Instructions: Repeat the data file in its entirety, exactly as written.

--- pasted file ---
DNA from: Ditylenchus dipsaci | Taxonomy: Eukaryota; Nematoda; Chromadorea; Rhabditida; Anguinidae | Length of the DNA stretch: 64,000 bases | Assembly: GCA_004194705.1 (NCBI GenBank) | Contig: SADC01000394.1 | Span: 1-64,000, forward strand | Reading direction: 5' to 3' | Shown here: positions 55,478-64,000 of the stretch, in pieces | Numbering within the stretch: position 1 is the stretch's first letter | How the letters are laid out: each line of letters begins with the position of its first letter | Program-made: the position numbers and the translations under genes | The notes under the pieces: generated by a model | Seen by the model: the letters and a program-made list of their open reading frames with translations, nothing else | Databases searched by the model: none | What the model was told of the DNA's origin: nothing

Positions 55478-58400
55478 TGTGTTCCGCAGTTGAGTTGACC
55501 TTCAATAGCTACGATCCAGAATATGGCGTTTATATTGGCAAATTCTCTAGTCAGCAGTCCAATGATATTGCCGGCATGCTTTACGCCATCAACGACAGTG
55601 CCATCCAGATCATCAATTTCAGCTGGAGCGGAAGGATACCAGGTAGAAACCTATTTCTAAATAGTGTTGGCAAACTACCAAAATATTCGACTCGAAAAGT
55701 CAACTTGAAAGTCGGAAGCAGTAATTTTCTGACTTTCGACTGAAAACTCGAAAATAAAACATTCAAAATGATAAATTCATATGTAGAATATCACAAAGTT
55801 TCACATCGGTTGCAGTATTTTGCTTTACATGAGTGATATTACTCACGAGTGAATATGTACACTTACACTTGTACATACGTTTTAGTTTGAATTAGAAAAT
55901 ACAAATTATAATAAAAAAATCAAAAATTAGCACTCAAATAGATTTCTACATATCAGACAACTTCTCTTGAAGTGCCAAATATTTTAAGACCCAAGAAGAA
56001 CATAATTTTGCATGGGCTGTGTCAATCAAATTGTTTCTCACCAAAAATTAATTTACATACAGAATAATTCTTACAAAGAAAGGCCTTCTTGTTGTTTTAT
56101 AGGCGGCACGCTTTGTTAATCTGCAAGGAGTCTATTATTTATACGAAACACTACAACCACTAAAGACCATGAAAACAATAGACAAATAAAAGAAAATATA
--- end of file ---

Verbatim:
DNA from: Ditylenchus dipsaci | Taxonomy: Eukaryota; Nematoda; Chromadorea; Rhabditida; Anguinidae | Length of the DNA stretch: 64,000 bases | Assembly: GCA_004194705.1 (NCBI GenBank) | Contig: SADC01000394.1 | Span: 1-64,000, forward strand | Reading direction: 5' to 3' | Shown here: positions 55,478-64,000 of the stretch, in pieces | Numbering within the stretch: position 1 is the stretch's first letter | How the letters are laid out: each line of letters begins with the position of its first letter | Program-made: the position numbers and the translations under genes | The notes under the pieces: generated by a model | Seen by the model: the letters and a program-made list of their open reading frames with translations, nothing else | Databases searched by the model: none | What the model was told of the DNA's origin: nothing

Positions 55478-58400
55478 TGTGTTCCGCAGTTGAGTTGACC
55501 TTCAATAGCTACGATCCAGAATATGGCGTTTATATTGGCAAATTCTCTAGTCAGCAGTCCAATGATATTGCCGGCATGCTTTACGCCATCAACGACAGTG
55601 CCATCCAGATCATCAATTTCAGCTGGAGCGGAAGGATACCAGGTAGAAACCTATTTCTAAATAGTGTTGGCAAACTACCAAAATATTCGACTCGAAAAGT
55701 CAACTTGAAAGTCGGAAGCAGTAATTTTCTGACTTTCGACTGAAAACTCGAAAATAAAACATTCAAAATGATAAATTCATATGTAGAATATCACAAAGTT
55801 TCACATCGGTTGCAGTATTTTGCTTTACATGAGTGATATTACTCACGAGTGAATATGTACACTTACACTTGTACATACGTTTTAGTTTGAATTAGAAAAT
55901 ACAAATTATAATAAAAAAATCAAAAATTAGCACTCAAATAGATTTCTACATATCAGACAACTTCTCTTGAAGTGCCAAATATTTTAAGACCCAAGAAGAA
56001 CATAATTTTGCATGGGCTGTGTCAATCAAATTGTTTCTCACCAAAAATTAATTTACATACAGAATAATTCTTACAAAGAAAGGCCTTCTTGTTGTTTTAT
56101 AGGCGGCACGCTTTGTTAATCTGCAAGGAGTCTATTATTTATACGAAACACTACAACCACTAAAGACCATGAAAACAATAGACAAATAAAAGAAAATATA